During the colonial period, Americans relied upon the existing bail structure that had evolved in England over several hundreds of years. However in 1776, when the colonists declared their independence, they no longer depended on English law, rather they set down policies which closely corresponded to English tradition.
In medieval England, processes to ensure that the accused would appear for trial began as early as the trials themselves. It wasn't until the 13th century that the Sheriffs were allowed to determine when a defendant could be detained for trial and when he could be released with a guarantee or a promise that he would return to stand trial. Unfortunately, the sovereign authority held by Sheriffs was not always equitably disseminated throughout each region. As a result, the Statute of Westminister was established in 1275, and eliminated the discretion of sheriffs with respect to which crimes were and were not bail-able. read more >>
Bail Agents Right to Arrest
Although evolving over several centuries, modern day bail most closely resembles the system, initially designed to keep the King's peace in medieval England, which placed responsibility of the defendant to a tithing or even a whole township in order to ensure that the accused would appear before the court.
Applicable Case Law:
Taylor v. Taintor:
Decided by the courts in 1873
"When bail is given, the principal is regarded as delivered to the custody of his sureties. Their dominion is a continuance of the original imprisonment. Whenever they choose to do so, they may seize and deliver him up in their discharge, and if that can not be done at once, they may imprison him until it can be done. They may exercise their rights in person or by agent. They may pursue him into another state; may arrest him on the Sabbath; and if necessary, may break and enter his house for that purpose. The seizure is not made by virtue of the new process. None is needed. It is likened to the re-arrest, by the Sheriff, of an escaping prisoner" (Emphasis added.)
Additionally, modern statues provide
Bail Agents with the right to arrest an individual out on a bond. Under the Federal statute declaratory of this right, any accused charged with a criminal offense who is released on a bail bond with sureties may be arrested by the surety, delivered to the US Marshall, and brought before any judge or officer empowered to commit for such offense. At the request of the surety, such judicial officers may re-commit the accused to the custody of the Marshall.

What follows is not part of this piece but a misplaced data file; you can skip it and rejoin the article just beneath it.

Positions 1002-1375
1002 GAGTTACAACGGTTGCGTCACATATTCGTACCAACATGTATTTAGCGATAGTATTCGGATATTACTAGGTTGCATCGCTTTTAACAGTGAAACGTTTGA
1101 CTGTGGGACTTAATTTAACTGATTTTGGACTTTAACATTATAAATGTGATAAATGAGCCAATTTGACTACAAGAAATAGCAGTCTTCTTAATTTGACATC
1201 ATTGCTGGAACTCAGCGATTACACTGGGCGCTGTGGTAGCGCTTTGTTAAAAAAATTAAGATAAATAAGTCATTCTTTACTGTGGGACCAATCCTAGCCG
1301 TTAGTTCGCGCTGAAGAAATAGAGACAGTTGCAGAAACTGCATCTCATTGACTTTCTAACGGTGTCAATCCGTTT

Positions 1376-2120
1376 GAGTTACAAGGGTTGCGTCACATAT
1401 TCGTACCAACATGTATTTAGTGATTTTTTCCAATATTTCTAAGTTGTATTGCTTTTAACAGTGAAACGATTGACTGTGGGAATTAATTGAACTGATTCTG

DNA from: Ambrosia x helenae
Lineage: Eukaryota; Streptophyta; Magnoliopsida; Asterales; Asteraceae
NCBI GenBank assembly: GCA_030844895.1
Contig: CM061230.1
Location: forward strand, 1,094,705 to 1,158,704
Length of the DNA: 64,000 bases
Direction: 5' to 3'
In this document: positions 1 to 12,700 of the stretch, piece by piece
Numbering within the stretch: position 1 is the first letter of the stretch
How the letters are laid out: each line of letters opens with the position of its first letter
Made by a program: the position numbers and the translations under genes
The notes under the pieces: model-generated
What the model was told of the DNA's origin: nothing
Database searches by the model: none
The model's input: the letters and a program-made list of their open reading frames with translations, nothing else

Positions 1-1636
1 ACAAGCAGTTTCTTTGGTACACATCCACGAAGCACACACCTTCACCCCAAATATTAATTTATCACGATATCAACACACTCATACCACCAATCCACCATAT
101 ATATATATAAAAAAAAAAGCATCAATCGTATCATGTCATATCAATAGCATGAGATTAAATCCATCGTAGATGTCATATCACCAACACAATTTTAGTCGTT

What is the Bail Process?
Once someone is arrested on a criminal charge, they may be held for trial unless they furnish the required bail, often in the form of a bail bond. When a bail bond is issued, the person released promises to appear in court at the designated time and place.
If the person released on a bail bond fails to appear in court on their designated appearance date, the bond becomes payable and is forfeited as a penalty. For this reason, a bond usually requires some type of collateral such as cash, title to real property or other types of security.
It is important to note that only a person holding a bail license may solicit the negotiation of a bail bond. Remember, Bail Agents are here to help you through this process.
When an individual is arrested for a crime, most often that person will be taken to a local law enforcement station for booking, prior to confinement. Once the Defendant has been arrested and booked, they have several options provided to them for release - provided the outcome of the case supports their release - They are:
In this instance, an individual must post with the court, the total amount of the bail in cash. This strongly incentives the defendant to appear in court as scheduled as non-appearance results in the forfeiture of the cash bond.
The Surety Bond process requires a contractual undertaking guaranteed by an insurance company which has the assets to fully satisfy the amount of the bail bond. The insurance company contracts with the Bail Agent, and the Bail Agent then assures that he will re-pay the bond if the defendant fails to appear on his schedule court date. Because the Bail Agent has promised his own money, he has a vested interest in ensuring that the defendant will in fact appear in court as scheduled. Bail Agents invests the necessary time and funds required to locate and return an individual who has not honored their commitment to appear in court. It is widely held that Bail Agents have highly effective and efficient methods of ensuring a defendant is in court as scheduled.
Individual may secure release from custody by posting a property bond with the court. In this instance, the court records a lien on property, in the amount of the bail. If the defendant subsequently does not appear in court on the scheduled date, the court may initiate the foreclosure process in order to procure the forfeited bail amount.
Based on a telephone interview with defendant, the staff member of a pre-trial release program will attempt to determine if individuals in custody will in fact appear in court on their scheduled appearance date even without the strong motivator of financial forfeiture as incentive.